In Photos: Touching Art At The Harn Museum Of Art


The third annual “Access Art: Touch Tours” at the Harn Museum of Art Saturday gave visitors with and without visual impairments the opportunity to experience art through tactile sense rather than sight, along with one-on-one conversation provided by volunteer guides.

The event featured an installation of touchable art created by local artists using materials with textures and consistencies of all kinds. Also featured were guided tours of three touchable works of art based on two of the Harn’s exhibitions: Spotlight: Latin America and Meant To Be Shared: Selections from The Arthur Ross Collection of European Prints.

“I really appreciate events like this for bringing awareness to the importance of accessibility for the blind,” said Maxwell Daugherty, a museum visitor who is visually impaired.

The event brought out both visually impaired individuals and individuals with sight who came together to enjoy the experience of tactile art.

The entrance to the tactile art installation where artists displayed their work and talked to visitors about their inspiration, materials, and process. (Angela Trajanoski/WUFT News)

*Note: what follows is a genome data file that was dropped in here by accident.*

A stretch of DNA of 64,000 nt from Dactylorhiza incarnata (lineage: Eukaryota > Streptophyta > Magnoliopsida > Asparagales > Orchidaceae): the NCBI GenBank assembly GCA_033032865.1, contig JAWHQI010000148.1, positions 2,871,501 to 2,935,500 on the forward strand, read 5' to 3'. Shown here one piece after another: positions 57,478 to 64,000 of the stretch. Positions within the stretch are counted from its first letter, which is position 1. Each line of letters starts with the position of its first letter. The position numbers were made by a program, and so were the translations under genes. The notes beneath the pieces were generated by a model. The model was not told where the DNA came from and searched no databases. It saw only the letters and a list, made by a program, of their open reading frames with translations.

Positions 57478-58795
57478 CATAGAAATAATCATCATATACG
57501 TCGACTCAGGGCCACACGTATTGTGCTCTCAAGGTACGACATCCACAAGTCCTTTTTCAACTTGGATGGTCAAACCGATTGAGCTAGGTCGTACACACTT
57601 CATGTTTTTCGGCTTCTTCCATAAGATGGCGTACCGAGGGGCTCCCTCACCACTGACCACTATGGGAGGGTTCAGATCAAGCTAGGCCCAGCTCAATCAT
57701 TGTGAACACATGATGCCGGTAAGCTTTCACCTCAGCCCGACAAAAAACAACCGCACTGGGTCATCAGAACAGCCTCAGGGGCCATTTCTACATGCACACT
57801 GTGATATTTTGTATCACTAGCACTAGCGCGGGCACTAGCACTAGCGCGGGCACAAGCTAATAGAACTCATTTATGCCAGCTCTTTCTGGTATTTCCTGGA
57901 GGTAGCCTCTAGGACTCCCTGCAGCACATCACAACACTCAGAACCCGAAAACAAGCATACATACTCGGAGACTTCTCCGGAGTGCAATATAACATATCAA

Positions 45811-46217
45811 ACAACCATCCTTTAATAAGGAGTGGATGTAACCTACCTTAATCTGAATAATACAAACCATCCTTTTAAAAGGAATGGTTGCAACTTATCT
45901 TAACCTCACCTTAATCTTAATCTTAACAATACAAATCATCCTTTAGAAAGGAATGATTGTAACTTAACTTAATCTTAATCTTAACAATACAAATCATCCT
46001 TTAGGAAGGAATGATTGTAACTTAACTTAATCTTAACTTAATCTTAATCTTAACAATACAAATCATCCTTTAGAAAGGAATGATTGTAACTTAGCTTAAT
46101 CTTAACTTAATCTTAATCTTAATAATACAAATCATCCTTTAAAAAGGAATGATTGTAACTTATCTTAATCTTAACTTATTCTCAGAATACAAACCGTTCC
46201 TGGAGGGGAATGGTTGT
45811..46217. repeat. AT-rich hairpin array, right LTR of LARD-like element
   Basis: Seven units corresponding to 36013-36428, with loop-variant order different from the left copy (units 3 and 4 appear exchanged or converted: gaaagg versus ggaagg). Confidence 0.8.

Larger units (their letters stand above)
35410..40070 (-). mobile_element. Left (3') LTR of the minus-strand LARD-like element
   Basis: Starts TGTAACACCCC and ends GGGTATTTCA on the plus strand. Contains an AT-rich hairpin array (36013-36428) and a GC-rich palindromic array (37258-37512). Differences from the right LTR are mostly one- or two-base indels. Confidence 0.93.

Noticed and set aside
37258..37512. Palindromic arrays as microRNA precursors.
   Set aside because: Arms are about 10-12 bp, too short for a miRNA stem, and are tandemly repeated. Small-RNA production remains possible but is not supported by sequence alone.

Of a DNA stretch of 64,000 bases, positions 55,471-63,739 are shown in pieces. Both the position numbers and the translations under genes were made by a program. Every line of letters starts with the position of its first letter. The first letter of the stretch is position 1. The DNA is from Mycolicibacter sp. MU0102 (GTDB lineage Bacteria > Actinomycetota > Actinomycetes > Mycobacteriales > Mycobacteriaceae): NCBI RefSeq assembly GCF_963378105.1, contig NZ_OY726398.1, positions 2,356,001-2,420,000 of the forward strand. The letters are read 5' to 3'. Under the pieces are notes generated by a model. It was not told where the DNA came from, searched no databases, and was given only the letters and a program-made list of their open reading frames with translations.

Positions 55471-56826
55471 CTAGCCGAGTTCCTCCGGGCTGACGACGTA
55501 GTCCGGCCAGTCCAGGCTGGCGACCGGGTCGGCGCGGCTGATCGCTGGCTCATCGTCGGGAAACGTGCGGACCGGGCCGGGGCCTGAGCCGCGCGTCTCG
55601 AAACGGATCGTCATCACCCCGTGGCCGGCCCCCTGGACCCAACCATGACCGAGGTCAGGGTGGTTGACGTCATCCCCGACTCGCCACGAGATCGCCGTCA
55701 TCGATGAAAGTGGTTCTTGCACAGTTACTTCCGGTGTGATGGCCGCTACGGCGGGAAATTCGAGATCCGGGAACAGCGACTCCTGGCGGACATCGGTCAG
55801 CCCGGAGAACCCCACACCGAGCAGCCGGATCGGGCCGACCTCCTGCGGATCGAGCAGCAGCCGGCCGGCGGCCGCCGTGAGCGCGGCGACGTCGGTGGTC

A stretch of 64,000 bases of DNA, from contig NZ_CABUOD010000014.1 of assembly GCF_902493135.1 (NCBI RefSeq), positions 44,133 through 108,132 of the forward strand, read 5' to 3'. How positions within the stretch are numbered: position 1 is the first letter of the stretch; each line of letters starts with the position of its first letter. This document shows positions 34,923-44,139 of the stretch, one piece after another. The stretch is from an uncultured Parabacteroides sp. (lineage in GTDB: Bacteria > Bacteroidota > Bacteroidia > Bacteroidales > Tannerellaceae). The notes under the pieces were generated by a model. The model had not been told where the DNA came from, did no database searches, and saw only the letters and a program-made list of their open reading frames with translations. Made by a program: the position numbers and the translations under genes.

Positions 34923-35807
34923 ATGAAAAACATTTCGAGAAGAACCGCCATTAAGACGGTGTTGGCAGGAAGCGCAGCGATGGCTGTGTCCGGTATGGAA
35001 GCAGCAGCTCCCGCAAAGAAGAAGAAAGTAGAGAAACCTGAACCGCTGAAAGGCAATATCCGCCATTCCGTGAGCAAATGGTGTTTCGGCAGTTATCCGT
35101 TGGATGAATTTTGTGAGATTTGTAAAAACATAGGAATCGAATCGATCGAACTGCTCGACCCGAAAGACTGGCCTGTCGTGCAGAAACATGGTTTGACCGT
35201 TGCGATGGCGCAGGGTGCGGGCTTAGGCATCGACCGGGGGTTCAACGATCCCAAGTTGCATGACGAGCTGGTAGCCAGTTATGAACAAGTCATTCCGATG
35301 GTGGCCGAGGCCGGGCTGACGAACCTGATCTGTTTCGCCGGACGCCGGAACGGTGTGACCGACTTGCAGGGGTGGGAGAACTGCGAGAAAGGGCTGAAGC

Some of the tactile art on display, created with a variety of materials such as clay, beads, felt, and shells. (Angela Trajanoski/WUFT News)


Both vision-impaired and individuals with their sight begin to fill the room where the tactile art installation is located. (Angela Trajanoski/WUFT News)


Sara and Abby Penn admire the tactile art works created by guest artist Lenora McGowan, who is blind. (Angela Trajanoski/WUFT News)


Lenora McGowan, a guest artist who is blind, shows off one of her favorite pieces, a seashell basket. (Angela Trajanoski/WUFT News)


One of the tactile pieces of art based on the exhibit Spotlight: Latin America, created by Giovana Pèrez Oliveras. (Angela Trajanoski/WUFT News)


Maxwell Daugherty, a museum visitor who is visually impaired, admires guest artist Marie Hammer’s Wooden Faces Collection. Hammer constructs sculptures from scraps of oak, dry branches and driftwood. She uses wood as a breakaway from two-dimensional art. (Angela Trajanoski/WUFT News)


Michael and Erin Bruce teach their daughter, Evelyn, about Braille, a tactile writing system used by people who are blind or visually impaired. (Angela Trajanoski/WUFT News)










About Angela Trajanoski

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